Diagnosis and Treatment of Metastatic Breast Cancer

Diagnosis and Treatment of Metastatic Breast Cancer

Diagnosis and Treatment of Metastatic Breast Cancer

By Dr. Tanay Shah, Consultant- Surgical Oncology (Breast Cancer Specialist), HCG Cancer Centre Ahmedabad


In general, women experience a lot of pain and illness, but they typically don’t talk about it with others. Most women who experience moderate to severe chest pain do not feel comfortable telling anybody about it. They frequently try to suppress a variety of physical symptoms, believing that they are the typical signs of stress brought on by their work. Avoiding these signs and symptoms could result in ignoring the warning indications of a large tumour forming in the body. One of the prominent forms of tumours is one that leads to breast cancer.

Breast Cancer is an abnormal cell growth that builds up and forms a lump in the breasts and is brought on by hormonal, lifestyle, environmental, and hereditary factors. People’s malignancies frequently spread from one body region to another. Metastasis is basically the process of cancer spreading and this happens when the cancer cells break away from the original tumour in the breast and travel to other body parts through the lymphatic system. Also, breast cancer can relapse in a different body part, months and years following the original diagnosis and treatment, known as metastatic recurrence. Not just women, men too may get diagnosed with metastatic breast cancer, although rarely. In women, it starts from the milk ducts but could spread to lymph nodes and various other body parts when not detected at an early stage. When this happens the breast cancer is referred to as metastatic breast cancer or stage IV breast cancer

Finding the signs of metastatic breast cancer and diagnosing it


The symptoms of metastatic breast cancer may vary from person to person depending on which body part it has spread to. Some of the most common signs of metastatic breast cancer include back, bone, or joint pain that does not go away, difficulty urinating (either incontinence or not being able to go), numbness or weakness anywhere in the body, a constant dry cough, shortness of breath or difficulty breathing, chest pain, loss of appetite, abdominal bloating, pain, or tenderness constant nausea, vomiting, or weight loss, jaundice (a yellow tinge to the skin and whites of your eyes), severe headaches, vision problems (blurry vision, double vision, loss of vision), seizures, loss of balance and confusion.

The following tests are recommended to those experiencing any of the above signs for metastasis breast cancer diagnosis.

  • Blood tests including tumour markers in some patients
  • Whole-body bone scan with or without X-rays of specific bones
  • MRI (magnetic resonance imaging) of the spine or brain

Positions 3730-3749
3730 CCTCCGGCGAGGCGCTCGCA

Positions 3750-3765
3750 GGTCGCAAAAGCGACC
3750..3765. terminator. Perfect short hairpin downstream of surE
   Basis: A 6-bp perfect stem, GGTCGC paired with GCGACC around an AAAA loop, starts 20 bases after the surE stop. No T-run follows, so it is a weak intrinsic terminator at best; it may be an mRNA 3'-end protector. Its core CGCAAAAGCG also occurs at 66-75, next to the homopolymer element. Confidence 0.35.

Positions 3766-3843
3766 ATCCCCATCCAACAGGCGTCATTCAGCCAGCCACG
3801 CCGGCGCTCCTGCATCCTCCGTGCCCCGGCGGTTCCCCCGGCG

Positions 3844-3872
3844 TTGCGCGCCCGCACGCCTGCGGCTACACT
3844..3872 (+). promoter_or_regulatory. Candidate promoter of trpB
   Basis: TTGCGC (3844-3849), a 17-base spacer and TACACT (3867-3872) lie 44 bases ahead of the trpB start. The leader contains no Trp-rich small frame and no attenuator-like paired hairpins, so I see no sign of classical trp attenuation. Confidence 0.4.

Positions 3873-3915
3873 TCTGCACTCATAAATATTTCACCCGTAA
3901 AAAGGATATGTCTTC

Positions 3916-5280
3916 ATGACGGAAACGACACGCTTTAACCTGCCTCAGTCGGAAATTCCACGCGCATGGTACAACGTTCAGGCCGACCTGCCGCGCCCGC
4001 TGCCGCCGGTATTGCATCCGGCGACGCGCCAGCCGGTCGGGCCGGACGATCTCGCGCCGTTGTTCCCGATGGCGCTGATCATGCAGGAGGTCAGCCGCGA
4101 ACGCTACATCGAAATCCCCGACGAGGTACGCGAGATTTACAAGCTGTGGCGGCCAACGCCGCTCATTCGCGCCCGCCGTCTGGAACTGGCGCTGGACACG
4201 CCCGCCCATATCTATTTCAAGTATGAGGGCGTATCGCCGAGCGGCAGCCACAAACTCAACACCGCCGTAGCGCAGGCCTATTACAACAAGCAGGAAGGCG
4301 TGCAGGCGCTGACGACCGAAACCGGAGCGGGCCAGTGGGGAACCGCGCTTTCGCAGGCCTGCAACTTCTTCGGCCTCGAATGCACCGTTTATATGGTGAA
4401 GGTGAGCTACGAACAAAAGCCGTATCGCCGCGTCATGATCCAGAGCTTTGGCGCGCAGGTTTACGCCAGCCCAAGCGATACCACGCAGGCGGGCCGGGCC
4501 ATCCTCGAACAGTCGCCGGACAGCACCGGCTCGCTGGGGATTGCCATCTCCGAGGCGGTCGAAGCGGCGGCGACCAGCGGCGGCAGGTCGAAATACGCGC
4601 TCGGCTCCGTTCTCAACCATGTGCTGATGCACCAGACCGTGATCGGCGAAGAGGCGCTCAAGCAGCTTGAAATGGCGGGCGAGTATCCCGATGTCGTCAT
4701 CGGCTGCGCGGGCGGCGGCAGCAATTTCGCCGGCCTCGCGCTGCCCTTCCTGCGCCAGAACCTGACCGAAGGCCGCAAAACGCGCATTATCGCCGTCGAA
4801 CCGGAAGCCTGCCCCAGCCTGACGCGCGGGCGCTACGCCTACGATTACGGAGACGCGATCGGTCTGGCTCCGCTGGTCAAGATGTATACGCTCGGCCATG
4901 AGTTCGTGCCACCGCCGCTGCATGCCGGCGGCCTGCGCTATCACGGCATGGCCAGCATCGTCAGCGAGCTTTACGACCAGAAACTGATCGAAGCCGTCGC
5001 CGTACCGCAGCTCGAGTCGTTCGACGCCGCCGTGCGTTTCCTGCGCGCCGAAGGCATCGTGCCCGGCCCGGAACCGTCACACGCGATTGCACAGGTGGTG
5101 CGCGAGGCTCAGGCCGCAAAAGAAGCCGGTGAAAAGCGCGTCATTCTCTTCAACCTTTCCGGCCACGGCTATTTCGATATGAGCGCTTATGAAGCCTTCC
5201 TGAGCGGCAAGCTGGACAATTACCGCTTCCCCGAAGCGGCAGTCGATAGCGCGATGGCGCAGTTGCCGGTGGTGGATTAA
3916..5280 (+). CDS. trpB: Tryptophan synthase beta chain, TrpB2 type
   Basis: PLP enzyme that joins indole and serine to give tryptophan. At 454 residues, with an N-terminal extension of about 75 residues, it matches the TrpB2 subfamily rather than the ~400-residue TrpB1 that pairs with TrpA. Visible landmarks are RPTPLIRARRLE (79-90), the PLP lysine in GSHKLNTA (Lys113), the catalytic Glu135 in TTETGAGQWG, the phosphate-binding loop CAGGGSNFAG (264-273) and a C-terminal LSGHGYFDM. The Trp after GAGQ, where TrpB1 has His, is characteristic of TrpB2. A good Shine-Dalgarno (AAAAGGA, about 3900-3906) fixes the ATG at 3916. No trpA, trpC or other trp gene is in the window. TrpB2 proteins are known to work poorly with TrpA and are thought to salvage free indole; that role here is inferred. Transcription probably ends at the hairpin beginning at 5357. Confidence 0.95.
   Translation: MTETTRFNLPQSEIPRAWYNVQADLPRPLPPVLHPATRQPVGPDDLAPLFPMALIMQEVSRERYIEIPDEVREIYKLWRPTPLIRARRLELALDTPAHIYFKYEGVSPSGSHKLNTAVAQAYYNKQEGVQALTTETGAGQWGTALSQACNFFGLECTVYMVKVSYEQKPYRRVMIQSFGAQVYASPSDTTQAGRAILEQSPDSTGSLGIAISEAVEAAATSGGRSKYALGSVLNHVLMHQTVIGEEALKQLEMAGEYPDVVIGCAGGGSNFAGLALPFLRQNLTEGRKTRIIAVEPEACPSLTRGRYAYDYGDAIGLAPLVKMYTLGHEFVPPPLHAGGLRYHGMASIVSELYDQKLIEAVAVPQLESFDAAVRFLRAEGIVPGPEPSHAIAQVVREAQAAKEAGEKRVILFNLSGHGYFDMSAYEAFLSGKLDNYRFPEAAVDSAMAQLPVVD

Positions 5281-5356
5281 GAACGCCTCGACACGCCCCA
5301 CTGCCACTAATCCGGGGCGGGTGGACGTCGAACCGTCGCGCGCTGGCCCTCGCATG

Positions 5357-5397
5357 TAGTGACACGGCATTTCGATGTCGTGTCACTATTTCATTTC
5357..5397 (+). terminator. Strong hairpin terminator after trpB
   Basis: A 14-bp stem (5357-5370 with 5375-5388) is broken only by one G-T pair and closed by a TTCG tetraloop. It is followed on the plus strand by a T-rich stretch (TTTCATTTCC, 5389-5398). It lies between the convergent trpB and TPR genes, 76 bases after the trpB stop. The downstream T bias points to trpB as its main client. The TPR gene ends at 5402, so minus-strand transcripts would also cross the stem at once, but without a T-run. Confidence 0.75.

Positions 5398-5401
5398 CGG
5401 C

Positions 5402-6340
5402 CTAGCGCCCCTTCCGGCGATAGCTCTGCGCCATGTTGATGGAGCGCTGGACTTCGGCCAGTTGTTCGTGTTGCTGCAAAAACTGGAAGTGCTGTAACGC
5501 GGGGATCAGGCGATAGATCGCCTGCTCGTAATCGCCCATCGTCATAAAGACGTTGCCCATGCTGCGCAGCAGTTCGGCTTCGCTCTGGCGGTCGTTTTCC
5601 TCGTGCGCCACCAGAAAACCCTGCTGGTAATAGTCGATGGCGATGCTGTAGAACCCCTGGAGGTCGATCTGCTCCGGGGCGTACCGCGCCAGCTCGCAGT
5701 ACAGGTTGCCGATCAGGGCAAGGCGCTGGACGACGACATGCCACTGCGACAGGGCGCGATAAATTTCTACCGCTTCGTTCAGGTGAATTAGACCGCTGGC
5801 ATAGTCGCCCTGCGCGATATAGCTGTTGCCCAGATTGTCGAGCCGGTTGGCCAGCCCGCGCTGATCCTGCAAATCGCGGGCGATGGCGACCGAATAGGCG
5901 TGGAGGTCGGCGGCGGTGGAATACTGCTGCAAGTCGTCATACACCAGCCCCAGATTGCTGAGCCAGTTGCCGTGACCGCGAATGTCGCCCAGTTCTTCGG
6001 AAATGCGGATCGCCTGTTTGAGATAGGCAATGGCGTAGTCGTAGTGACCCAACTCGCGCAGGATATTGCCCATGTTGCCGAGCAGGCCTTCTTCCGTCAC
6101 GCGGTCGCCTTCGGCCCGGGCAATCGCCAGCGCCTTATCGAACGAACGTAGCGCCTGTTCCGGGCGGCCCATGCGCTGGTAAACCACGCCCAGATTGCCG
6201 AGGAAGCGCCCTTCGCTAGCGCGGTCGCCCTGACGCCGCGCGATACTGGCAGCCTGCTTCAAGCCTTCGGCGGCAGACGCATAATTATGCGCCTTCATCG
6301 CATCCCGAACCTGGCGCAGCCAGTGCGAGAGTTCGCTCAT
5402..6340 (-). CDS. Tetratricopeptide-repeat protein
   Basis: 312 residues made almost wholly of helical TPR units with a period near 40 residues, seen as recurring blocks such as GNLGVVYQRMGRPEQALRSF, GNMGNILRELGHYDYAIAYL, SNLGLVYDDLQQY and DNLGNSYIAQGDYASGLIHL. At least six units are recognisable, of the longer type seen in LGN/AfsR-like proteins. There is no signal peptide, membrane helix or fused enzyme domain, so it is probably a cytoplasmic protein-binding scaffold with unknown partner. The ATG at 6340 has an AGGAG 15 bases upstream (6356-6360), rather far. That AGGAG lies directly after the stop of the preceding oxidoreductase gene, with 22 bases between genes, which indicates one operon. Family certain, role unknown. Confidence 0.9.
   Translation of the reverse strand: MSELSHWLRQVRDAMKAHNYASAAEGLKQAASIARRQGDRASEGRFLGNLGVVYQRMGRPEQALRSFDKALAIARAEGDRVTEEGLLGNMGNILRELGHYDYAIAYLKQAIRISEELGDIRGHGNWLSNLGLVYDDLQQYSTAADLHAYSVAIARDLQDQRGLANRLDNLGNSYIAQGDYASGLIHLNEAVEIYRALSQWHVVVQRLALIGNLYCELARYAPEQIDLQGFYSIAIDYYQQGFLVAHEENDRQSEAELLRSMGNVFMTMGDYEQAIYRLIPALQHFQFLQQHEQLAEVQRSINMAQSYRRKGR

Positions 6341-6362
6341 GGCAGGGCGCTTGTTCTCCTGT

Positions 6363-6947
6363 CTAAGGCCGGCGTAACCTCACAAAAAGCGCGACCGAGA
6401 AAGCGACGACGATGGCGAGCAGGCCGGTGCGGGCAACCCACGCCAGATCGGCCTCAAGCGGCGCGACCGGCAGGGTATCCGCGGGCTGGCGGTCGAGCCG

• CT (computed tomography) scan of the chest, abdomen, pelvis, or brain PET (positron emission tomography) scan
  • X-ray ultrasound of the abdomen or chest bronchoscopy
  • Pleural tap, also called a thoracentesis that removes fluid between the lung and chest wall, a spinal tap that removes fluid from around the spinal cord, and a tap of fluid in the abdomen (called a paracentesis) that removes fluid in the abdominal cavity can be used to check cancer cells from the areas where the signs have shown.

Also, a biopsy could be done to confirm if the cancer has certain characteristics like HER2 status and hormone receptor status that could influence the treating options.

Treating metastatic breast cancer 

Various approaches could be used for treating metastatic breast cancer and every treatment is customised to the unique condition. The first step of the treatment for metastatic breast cancer is systemic medication for treating cancer throughout the whole body. These include chemotherapy, hormonal therapy, targeted therapies, and immunotherapy. In certain specific cases, local treatments targeting a specific body part like surgery or radiation is recommended. Treatment techniques depend on three things – the body part where cancer has spread, the characteristics of cancer, and the history of cancer.

Living with metastatic breast cancer


Metastatic cancer doesn’t mean it is the end of life. Hence, one must plan to live with it. It is essential to find ways to manage one’s feelings, seek support from a group, family or friends and continue working following the diagnosis. The three most vital things to be kept in mind include:

  • Managing symptoms so that things are comfortable
  • Finding the support that hospice care can offer
  • Organising one’s finances

Finding the appropriate care and support can make lives of those with metastatic breast cancer convenient. One must pay adequate attention in seeking help for emotional support too as metastatic cancer may have an adverse impact on one’s psychology.

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